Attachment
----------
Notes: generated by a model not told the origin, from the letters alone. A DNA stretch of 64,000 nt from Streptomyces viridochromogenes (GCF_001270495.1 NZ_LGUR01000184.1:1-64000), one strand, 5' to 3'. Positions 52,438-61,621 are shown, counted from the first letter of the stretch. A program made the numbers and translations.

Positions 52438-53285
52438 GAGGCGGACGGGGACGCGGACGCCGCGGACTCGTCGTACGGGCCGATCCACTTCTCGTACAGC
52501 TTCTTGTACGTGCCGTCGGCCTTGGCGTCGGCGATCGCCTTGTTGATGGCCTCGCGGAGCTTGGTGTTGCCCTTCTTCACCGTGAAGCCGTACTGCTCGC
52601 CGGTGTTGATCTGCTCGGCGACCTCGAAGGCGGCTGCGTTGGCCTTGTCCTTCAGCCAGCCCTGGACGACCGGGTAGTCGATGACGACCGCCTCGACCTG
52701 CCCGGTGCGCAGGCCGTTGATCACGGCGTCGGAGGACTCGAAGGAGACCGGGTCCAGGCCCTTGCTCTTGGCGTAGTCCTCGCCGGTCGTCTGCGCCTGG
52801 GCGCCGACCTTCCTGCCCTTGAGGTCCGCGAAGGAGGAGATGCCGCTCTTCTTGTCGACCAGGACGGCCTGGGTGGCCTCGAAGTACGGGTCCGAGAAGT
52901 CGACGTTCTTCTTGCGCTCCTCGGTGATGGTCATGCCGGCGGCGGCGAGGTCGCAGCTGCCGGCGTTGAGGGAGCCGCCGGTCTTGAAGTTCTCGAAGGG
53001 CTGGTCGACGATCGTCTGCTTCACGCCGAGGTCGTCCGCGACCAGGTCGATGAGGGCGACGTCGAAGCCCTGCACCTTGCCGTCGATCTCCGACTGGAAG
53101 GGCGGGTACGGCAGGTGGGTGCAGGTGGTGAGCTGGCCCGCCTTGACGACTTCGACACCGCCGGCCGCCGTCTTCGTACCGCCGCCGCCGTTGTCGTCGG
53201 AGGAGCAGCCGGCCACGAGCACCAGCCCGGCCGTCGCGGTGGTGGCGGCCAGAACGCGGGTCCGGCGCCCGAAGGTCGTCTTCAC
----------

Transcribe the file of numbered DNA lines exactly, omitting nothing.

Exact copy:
Notes: generated by a model not told the origin, from the letters alone. A DNA stretch of 64,000 nt from Streptomyces viridochromogenes (GCF_001270495.1 NZ_LGUR01000184.1:1-64000), one strand, 5' to 3'. Positions 52,438-61,621 are shown, counted from the first letter of the stretch. A program made the numbers and translations.

Positions 52438-53285
52438 GAGGCGGACGGGGACGCGGACGCCGCGGACTCGTCGTACGGGCCGATCCACTTCTCGTACAGC
52501 TTCTTGTACGTGCCGTCGGCCTTGGCGTCGGCGATCGCCTTGTTGATGGCCTCGCGGAGCTTGGTGTTGCCCTTCTTCACCGTGAAGCCGTACTGCTCGC
52601 CGGTGTTGATCTGCTCGGCGACCTCGAAGGCGGCTGCGTTGGCCTTGTCCTTCAGCCAGCCCTGGACGACCGGGTAGTCGATGACGACCGCCTCGACCTG
52701 CCCGGTGCGCAGGCCGTTGATCACGGCGTCGGAGGACTCGAAGGAGACCGGGTCCAGGCCCTTGCTCTTGGCGTAGTCCTCGCCGGTCGTCTGCGCCTGG
52801 GCGCCGACCTTCCTGCCCTTGAGGTCCGCGAAGGAGGAGATGCCGCTCTTCTTGTCGACCAGGACGGCCTGGGTGGCCTCGAAGTACGGGTCCGAGAAGT
52901 CGACGTTCTTCTTGCGCTCCTCGGTGATGGTCATGCCGGCGGCGGCGAGGTCGCAGCTGCCGGCGTTGAGGGAGCCGCCGGTCTTGAAGTTCTCGAAGGG
53001 CTGGTCGACGATCGTCTGCTTCACGCCGAGGTCGTCCGCGACCAGGTCGATGAGGGCGACGTCGAAGCCCTGCACCTTGCCGTCGATCTCCGACTGGAAG
53101 GGCGGGTACGGCAGGTGGGTGCAGGTGGTGAGCTGGCCCGCCTTGACGACTTCGACACCGCCGGCCGCCGTCTTCGTACCGCCGCCGCCGTTGTCGTCGG
53201 AGGAGCAGCCGGCCACGAGCACCAGCCCGGCCGTCGCGGTGGTGGCGGCCAGAACGCGGGTCCGGCGCCCGAAGGTCGTCTTCAC